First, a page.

Review Article| Volume 133, P140-148, April 2019

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Are further studies needed to justify the use of proton therapy for paediatric cancers of the central nervous system? A review of current evidence

Published:January 28, 2019DOI:


      • Cancers of the central nervous system are the most common solid tumours in children.
      • Proton therapy provides survival and tumour control comparable to photon therapy.
      • Reported median follow-up times were up to 5 years. Limited studies reported longer follow-up results.
      • For stronger evidence, it is highly desired for future studies to improve current reporting.
      • Reporting should include the follow-up time, clearly indicating toxicity criteria used in their evaluation and identifying the risk group.


      Clinical implementation of proton therapy demonstrated its potential to overcome some limitations of the more traditional, photon-based radiotherapy, due to physical and radiobiological advantages of protons. However, questions concerning the long-term effects of protons on paediatric patients need outcome analysis of the reported literature in order to be answered. The current paper has analysed the available clinical trials and comparative studies (protons vs photons) for paediatric cancers of the central nervous system (CNS) analysing the reported outcomes and follow-up times in order to evaluate the safety of proton therapy for this patient group.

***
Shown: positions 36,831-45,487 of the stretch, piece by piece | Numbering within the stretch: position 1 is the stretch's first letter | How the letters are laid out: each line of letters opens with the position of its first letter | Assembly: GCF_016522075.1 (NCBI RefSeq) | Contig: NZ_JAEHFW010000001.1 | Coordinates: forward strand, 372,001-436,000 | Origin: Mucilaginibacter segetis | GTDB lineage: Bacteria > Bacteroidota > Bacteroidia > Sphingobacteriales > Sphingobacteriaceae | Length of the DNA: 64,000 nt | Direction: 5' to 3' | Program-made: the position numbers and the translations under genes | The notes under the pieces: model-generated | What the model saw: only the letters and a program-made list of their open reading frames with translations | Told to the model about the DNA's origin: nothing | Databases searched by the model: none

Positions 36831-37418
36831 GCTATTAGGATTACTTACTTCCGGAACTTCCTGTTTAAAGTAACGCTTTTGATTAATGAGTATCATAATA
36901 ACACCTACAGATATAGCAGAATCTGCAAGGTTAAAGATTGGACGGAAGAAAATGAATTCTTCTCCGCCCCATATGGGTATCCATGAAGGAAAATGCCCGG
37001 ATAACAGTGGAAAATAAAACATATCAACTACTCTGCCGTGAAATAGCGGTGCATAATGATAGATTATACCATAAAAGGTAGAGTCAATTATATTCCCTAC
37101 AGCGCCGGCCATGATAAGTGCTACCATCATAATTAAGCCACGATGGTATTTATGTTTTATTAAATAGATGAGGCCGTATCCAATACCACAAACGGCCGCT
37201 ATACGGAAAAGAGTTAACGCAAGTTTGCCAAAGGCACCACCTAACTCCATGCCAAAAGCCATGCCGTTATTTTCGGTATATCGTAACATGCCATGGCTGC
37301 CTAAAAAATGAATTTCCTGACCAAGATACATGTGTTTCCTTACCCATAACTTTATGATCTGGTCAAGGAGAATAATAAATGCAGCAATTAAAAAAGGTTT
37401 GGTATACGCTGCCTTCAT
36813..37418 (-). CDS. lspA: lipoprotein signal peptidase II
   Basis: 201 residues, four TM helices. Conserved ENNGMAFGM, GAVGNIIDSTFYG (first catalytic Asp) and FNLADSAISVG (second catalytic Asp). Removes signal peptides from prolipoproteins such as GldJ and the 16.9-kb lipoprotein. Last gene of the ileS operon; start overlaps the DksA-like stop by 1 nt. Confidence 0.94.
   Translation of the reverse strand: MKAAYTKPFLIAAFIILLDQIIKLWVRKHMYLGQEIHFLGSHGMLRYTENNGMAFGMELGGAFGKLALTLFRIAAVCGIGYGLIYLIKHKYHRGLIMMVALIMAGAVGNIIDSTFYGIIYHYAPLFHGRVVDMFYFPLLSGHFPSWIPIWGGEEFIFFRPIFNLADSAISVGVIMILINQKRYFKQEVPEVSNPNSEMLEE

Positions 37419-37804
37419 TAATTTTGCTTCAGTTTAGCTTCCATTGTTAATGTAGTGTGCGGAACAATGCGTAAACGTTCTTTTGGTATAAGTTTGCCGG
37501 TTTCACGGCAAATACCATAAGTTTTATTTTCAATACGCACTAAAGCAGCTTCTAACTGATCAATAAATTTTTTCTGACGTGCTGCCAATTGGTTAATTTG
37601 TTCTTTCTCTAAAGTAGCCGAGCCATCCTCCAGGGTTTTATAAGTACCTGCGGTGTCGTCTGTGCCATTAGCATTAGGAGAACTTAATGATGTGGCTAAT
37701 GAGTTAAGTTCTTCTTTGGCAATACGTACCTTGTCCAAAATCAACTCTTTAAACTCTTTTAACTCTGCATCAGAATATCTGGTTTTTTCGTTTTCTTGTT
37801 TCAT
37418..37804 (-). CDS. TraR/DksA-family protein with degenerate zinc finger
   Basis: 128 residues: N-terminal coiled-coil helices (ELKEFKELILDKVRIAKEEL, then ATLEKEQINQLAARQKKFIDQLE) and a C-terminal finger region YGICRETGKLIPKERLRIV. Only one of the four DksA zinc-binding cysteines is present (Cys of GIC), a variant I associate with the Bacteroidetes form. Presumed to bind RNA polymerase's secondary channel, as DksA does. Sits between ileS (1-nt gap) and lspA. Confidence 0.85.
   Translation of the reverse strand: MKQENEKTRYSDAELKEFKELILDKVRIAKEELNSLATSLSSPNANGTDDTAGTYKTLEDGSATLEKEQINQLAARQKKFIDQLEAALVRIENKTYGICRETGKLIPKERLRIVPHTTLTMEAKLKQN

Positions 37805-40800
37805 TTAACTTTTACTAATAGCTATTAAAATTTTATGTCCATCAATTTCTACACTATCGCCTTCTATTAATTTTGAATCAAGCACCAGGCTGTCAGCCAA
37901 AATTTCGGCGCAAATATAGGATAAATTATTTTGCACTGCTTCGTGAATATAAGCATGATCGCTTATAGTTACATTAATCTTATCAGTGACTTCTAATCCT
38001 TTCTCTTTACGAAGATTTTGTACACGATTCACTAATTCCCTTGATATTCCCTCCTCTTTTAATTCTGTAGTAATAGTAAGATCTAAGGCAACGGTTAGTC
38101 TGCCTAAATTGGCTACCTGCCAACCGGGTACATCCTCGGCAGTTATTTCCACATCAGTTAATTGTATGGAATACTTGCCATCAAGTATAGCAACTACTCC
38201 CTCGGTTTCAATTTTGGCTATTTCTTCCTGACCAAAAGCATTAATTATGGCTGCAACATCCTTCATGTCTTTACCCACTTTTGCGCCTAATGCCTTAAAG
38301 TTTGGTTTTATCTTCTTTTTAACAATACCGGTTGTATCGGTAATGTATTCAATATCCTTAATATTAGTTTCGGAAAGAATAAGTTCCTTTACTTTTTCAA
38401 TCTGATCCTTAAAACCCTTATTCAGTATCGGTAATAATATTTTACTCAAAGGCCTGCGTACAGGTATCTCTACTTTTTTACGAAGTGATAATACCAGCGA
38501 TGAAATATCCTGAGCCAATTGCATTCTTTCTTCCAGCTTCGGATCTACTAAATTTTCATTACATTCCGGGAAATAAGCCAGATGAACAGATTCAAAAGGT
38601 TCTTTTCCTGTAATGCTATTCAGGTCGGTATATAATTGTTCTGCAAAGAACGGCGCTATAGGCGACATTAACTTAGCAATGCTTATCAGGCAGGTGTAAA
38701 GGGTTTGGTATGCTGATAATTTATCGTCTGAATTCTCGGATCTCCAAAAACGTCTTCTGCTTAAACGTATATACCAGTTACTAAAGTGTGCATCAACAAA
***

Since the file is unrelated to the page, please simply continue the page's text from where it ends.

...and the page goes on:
Based on the literature analysis, proton therapy for treatment of paediatric cancers of the CNS was found to provide survival and tumour control outcomes comparable, and frequently superior, to photon therapy. Furthermore, the use of protons was shown to decrease the incidence of severe acute and late toxicities, including reduced severity of endocrine, neurological, IQ and QoL deficits. Most commonly, the reported median follow-up time was up to 5 years. Only a few studies reported promising, longer follow-up results. Considering that these patients are likely to survive many of the malignancies reported on, the incidence of long term sequellae impacting growth, development and quality of life into adulthood, should be viewed longitudinally for completeness.
      The evidence surrounding proton therapy in paediatric tumour management supports its effectiveness and potential benefits in reducing the incidence of late-onset toxicities and second malignancies. For stronger evidence, it is highly desired for future studies to improve current reporting by (1) highlighting the paediatric patient cohort’s outcome (in mixed patient groups), (2) reporting the follow-up time, (3) clearly indicating the toxicity criteria used in their evaluation, and (4) identifying the risk group. With this suggested clarity of future reporting, meaningful data to support treatment choice may then be available.


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